20 SLIM (Putnam) Spent much time doing curve fitting, came up with following equation: where, Size is ESLOC or Effective SLOC (new+modified) B is a scaling factor indicative of project size Productivity is the Process Productivity factor Time is duration of project schedule (years)

21 PriceS Parametric cost-estimation system Can accept a wide variety of inputs: – Use-Cases, Function Points, Predictive Object Points, Functional Size, SLOC, and Fast Function Points. Effort estimates also factor in: – Software Lifecycle processes (Waterfall, Agile, etc.) – Software Language Choice (Java, C++, etc).

22 Algorithmic Models Utility Advantages: Objective Repeatable results Historical data often represents MANY past projects Disadvantages: Complex formulas are hard to comprehend Requires faith on the users’ end Subjective historical data Subjective Cost factors may throw off equations May require difficult/time consuming tailoring using estimator’s historical data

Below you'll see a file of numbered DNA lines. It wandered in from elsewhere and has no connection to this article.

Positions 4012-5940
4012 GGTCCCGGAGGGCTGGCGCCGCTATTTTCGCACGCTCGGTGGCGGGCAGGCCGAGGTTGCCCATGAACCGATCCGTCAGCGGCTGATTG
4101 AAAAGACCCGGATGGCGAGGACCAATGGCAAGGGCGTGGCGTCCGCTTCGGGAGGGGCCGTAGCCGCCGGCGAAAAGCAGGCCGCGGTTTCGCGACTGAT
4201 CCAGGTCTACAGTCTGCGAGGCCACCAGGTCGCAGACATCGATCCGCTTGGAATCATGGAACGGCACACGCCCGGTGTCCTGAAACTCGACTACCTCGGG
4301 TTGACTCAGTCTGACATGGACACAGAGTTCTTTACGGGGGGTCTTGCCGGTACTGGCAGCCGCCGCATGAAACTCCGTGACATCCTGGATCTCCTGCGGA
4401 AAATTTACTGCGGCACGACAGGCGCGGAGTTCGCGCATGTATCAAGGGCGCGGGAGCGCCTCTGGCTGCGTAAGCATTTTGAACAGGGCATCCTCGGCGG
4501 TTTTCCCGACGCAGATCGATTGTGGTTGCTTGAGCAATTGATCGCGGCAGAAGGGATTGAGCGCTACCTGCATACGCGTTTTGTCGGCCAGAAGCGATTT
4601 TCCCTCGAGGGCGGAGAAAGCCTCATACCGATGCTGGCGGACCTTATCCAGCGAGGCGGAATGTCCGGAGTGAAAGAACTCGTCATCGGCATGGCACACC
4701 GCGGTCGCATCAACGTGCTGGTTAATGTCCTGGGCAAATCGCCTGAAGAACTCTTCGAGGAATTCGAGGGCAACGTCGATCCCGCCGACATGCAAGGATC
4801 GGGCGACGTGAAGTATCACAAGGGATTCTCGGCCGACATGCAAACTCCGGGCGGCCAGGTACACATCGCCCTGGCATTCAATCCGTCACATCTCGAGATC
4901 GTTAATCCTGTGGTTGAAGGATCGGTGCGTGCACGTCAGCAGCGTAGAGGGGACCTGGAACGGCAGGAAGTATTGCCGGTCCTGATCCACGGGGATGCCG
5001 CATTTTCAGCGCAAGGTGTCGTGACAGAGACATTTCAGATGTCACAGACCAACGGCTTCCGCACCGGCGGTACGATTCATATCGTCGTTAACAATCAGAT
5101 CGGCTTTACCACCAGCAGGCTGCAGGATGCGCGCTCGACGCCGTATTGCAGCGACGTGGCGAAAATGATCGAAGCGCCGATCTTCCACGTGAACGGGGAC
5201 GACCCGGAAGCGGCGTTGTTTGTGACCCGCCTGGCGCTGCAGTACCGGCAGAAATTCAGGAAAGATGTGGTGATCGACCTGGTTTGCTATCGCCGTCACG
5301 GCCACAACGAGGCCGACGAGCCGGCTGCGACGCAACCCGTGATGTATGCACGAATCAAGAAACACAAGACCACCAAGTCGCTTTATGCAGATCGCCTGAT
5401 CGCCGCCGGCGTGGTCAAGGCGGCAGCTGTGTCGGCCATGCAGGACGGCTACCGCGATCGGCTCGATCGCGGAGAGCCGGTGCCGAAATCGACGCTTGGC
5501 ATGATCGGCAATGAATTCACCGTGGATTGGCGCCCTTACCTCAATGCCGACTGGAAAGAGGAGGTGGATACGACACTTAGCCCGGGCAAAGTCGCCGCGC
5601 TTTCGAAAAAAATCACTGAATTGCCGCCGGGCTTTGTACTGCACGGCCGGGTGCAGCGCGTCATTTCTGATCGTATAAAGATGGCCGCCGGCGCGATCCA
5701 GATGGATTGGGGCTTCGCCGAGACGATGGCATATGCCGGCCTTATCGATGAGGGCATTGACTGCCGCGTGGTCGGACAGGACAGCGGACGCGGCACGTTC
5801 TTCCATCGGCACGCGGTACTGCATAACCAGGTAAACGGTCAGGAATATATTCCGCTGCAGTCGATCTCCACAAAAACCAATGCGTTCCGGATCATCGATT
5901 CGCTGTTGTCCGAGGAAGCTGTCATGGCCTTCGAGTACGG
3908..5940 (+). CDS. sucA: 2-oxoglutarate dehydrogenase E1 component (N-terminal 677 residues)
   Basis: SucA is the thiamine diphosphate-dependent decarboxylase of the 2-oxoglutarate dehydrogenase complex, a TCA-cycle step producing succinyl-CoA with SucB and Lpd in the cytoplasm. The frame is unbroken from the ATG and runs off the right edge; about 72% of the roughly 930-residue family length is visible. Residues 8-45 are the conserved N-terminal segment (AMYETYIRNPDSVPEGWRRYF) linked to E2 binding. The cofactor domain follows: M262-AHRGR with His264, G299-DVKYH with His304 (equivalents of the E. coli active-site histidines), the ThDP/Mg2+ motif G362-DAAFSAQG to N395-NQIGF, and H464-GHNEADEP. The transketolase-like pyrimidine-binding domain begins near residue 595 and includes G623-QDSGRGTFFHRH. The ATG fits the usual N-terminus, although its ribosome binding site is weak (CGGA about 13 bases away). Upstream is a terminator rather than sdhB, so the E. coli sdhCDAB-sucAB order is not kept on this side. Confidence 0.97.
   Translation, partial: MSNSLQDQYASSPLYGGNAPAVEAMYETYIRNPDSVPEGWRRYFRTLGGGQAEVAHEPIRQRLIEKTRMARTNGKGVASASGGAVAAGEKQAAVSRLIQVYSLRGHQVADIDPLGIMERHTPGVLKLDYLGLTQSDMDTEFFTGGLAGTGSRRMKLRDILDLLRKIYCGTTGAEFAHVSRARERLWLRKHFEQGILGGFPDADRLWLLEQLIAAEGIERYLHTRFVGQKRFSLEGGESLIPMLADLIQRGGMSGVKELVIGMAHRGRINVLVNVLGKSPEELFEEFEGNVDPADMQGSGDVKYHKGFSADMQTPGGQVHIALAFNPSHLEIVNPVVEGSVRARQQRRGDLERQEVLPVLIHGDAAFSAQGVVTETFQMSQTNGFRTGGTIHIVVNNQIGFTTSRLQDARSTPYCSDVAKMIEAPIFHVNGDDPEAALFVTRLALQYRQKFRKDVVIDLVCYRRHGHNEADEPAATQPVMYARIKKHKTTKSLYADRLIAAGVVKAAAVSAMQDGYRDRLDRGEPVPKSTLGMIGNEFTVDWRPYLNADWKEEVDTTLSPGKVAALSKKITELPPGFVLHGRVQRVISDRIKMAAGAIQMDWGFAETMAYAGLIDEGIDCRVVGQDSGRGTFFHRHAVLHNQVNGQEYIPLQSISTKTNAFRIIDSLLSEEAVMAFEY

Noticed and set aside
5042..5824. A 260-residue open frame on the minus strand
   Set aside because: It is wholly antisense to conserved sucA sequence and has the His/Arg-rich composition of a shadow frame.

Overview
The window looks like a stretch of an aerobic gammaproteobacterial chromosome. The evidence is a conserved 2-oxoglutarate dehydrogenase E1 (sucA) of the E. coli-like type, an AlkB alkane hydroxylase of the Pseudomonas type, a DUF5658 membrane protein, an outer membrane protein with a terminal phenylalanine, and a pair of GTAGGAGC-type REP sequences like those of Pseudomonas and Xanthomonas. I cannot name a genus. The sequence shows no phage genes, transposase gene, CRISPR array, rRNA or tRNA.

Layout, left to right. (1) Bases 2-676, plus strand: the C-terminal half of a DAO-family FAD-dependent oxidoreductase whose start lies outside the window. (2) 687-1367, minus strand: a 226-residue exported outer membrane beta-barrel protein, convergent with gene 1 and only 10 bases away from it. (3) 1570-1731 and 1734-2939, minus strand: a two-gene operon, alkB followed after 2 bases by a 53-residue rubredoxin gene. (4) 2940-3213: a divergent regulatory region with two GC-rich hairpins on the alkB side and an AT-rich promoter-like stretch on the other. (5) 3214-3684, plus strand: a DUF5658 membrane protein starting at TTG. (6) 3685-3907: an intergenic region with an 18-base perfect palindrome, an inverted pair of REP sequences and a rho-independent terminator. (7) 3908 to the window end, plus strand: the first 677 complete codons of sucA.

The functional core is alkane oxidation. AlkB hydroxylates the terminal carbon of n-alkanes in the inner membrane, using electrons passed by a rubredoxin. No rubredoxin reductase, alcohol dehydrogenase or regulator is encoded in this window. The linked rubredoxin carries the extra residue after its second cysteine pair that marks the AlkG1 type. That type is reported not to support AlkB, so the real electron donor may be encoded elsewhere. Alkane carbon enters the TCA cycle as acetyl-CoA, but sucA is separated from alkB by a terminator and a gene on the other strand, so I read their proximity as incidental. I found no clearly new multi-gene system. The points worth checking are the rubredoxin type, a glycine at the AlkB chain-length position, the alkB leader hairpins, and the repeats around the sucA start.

23 New Model: Predictive Expert Judgment Combines inherent simplicity of expert judgment method w/feedback control provided for in other models Requires: Diligent tracking of actual times for past tasks Records of experts’ estimates toward those tasks.

24 Predictive Expert Judgment (cont.) Steps: Solicit effort estimates for each task from each expert As tasks are completed build a repository tracking how close the experts’ estimate was to past historical estimates Weight each experts’ future estimate by how well he has historically estimated

25 Predictive Expert Judgment Equation Where, – Wi corresponds to each expert’s trust weight based on historical performance – Ei corresponds to each experts’ estimate for the current task being estimated

26 Predictive Expert Judgment (cont.) Wi can be calculated: – Simple formula involving standard deviations – Intermediate custom formula where one disregards some experts based if they are outside target range or based on external factors – Weighted Variance Equation